In the first French version of Animal Farm, Napoleon is called César, the French spelling of Caesar, although another translation has him as Napoléon.
Snowball
Napoleon’s rival and original head of the farm after Jones’ overthrow. He is probably an allusion to Leon Trotsky. He wins over most animals and gains their trust by leading a very successful first harvest, but is driven out of the farm by Napoleon. Snowball genuinely works for the good of the farm and the animals and devises plans to help the animals achieve their vision of an egalitarian utopia, but Napoleon and his dogs chase him from the farm, and Napoleon spreads rumours to make him seem evil and corrupt and that he had secretly sabotaged the animals’ efforts to improve the farm.
Squealer
A small white fat porker who serves as Napoleon’s right hand pig and minister of propaganda. Squealer could be an allusion to Lavrentiy Beria, chief of the Soviet security and secret police apparatus under Stalin. Squealer manipulates the language to excuse, justify, and extol all of Napoleon’s actions. Squealer limits debate by complicating it and he confuses and disorients, making claims that the pigs need the extra luxury they are taking in order to function properly, for example. However, when questions persist, he usually uses the threat of the return of Mr Jones, the former owner of the farm, to justify the pigs’ privileges. Squealer uses statistics to convince the animals that life is getting better and better. Most of the animals have only dim memories of life before the revolution; therefore, they are convinced. In the end, he is the first pig to walk on his hind legs.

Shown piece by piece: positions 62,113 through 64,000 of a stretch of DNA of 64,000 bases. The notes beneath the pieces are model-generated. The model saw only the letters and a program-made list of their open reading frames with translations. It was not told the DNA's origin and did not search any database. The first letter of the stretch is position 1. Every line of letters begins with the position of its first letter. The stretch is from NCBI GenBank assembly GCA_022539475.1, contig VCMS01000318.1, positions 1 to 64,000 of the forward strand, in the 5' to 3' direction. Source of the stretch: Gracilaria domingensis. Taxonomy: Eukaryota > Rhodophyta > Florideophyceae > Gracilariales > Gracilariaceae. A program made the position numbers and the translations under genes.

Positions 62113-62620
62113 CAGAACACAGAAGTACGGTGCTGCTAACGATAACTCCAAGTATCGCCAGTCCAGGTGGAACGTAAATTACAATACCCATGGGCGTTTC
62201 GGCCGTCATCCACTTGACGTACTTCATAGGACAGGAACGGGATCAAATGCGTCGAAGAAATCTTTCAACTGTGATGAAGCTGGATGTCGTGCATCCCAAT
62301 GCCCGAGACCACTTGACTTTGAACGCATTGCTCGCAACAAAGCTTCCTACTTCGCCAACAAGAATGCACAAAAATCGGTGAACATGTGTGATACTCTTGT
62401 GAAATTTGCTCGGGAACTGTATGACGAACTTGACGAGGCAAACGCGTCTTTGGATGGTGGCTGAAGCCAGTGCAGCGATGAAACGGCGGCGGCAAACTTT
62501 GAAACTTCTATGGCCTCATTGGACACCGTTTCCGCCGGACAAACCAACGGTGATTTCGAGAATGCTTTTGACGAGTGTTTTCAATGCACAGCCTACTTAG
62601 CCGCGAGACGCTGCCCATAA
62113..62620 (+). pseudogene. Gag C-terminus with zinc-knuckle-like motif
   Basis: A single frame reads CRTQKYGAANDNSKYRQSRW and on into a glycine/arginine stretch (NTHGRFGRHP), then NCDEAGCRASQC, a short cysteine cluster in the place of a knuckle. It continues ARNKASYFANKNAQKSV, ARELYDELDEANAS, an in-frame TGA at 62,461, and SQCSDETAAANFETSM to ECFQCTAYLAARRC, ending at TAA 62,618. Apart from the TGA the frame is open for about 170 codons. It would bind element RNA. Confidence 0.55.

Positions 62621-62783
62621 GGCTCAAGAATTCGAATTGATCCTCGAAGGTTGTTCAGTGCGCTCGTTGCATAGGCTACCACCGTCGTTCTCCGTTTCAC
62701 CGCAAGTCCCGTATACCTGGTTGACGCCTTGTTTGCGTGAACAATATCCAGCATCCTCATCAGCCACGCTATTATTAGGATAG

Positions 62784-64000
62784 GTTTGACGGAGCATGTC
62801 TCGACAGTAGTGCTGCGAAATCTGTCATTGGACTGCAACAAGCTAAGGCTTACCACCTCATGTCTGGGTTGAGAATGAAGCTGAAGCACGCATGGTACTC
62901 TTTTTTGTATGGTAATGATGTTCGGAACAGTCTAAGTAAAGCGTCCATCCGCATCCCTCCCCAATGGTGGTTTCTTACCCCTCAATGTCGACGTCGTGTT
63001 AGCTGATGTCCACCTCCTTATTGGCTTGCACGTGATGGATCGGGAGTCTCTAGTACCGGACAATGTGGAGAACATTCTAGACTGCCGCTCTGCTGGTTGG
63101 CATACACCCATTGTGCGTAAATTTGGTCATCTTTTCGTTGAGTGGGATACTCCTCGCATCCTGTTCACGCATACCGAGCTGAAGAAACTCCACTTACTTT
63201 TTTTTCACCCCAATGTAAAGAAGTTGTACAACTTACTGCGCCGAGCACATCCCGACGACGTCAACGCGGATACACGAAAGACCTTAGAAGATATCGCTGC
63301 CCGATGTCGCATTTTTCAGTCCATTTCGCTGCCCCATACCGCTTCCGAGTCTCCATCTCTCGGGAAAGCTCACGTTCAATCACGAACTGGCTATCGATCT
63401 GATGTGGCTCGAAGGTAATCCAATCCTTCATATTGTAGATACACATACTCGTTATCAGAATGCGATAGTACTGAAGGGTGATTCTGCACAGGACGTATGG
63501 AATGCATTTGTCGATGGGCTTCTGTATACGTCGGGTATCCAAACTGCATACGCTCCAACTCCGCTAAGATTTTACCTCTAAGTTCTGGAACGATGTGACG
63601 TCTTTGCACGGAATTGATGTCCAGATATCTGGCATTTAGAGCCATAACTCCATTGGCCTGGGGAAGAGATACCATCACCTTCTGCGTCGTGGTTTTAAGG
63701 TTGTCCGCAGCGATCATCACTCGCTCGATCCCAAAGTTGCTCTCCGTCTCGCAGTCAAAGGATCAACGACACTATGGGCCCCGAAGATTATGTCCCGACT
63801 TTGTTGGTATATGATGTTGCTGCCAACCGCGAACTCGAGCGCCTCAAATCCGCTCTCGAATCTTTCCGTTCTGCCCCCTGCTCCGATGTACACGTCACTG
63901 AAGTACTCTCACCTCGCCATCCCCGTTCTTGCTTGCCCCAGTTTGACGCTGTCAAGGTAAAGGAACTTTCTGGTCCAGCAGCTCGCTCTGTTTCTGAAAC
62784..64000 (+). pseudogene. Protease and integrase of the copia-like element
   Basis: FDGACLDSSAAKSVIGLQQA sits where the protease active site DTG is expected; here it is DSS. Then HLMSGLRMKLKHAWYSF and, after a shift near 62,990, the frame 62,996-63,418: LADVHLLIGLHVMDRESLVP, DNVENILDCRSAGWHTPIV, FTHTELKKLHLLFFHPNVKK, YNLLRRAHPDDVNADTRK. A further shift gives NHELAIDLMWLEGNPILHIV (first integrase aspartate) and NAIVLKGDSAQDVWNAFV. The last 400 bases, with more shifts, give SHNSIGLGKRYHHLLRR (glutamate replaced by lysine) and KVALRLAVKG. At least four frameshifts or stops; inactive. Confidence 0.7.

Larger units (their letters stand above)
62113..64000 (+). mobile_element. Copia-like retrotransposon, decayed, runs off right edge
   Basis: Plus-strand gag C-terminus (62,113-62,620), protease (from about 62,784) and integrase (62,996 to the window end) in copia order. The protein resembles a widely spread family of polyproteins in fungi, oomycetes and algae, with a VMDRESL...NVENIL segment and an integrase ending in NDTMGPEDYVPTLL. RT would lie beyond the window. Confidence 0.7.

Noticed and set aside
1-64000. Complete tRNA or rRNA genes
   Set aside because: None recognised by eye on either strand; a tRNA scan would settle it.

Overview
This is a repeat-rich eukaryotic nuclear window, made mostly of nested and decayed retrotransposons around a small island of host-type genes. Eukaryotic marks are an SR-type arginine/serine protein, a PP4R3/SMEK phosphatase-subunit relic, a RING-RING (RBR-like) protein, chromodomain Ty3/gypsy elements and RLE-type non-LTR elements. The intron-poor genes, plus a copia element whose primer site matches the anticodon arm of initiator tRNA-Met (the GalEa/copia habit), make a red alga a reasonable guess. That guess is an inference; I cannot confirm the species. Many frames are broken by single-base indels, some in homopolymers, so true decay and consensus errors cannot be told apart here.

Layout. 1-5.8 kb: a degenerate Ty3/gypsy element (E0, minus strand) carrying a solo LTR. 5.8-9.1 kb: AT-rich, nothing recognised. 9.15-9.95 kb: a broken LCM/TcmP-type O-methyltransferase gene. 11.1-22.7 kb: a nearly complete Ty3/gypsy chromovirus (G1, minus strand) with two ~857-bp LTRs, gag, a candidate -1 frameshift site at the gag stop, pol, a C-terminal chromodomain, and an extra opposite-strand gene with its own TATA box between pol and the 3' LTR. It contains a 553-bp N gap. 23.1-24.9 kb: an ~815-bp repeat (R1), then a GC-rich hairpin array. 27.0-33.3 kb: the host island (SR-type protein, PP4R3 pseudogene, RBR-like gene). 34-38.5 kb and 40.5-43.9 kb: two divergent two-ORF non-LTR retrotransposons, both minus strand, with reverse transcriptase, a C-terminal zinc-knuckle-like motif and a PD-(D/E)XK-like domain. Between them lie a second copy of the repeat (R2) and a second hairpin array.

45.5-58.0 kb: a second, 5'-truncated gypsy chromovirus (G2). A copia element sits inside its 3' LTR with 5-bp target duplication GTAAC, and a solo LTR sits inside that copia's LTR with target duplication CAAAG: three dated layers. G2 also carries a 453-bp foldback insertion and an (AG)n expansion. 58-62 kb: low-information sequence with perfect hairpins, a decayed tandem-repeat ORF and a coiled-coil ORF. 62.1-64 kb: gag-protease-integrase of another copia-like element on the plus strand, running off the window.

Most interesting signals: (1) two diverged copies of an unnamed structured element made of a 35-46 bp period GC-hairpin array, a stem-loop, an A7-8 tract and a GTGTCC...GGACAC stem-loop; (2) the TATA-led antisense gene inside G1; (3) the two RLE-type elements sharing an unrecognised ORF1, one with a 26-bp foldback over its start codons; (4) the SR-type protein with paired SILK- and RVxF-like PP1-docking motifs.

Minimus
A poetic pig who writes the second and third national anthems of Animal Farm after the singing of “Beasts of England” is banned.
The Piglets
Hinted to be the children of Napoleon (albeit not truly noted in the novel) and are the first generation of animals actually subjugated to his idea of animal inequality.
The young pigs
Four pigs who complain about Napoleon’s takeover of the farm but are quickly silenced and later executed.
Pinkeye
A minor pig who is mentioned only once; he is the pig that tastes Napoleon’s food to make sure it is not poisoned, in response to rumours about an assassination attempt on Napoleon.

Humans

Mr. Jones
The former owner of the farm, Jones is a very heavy drinker and the animals revolt against him after he drinks so much that he does not feed or take care of them. The attempt by Jones and his farmhands to recapture the farm is foiled in the Battle of the Cowshed.
Frederick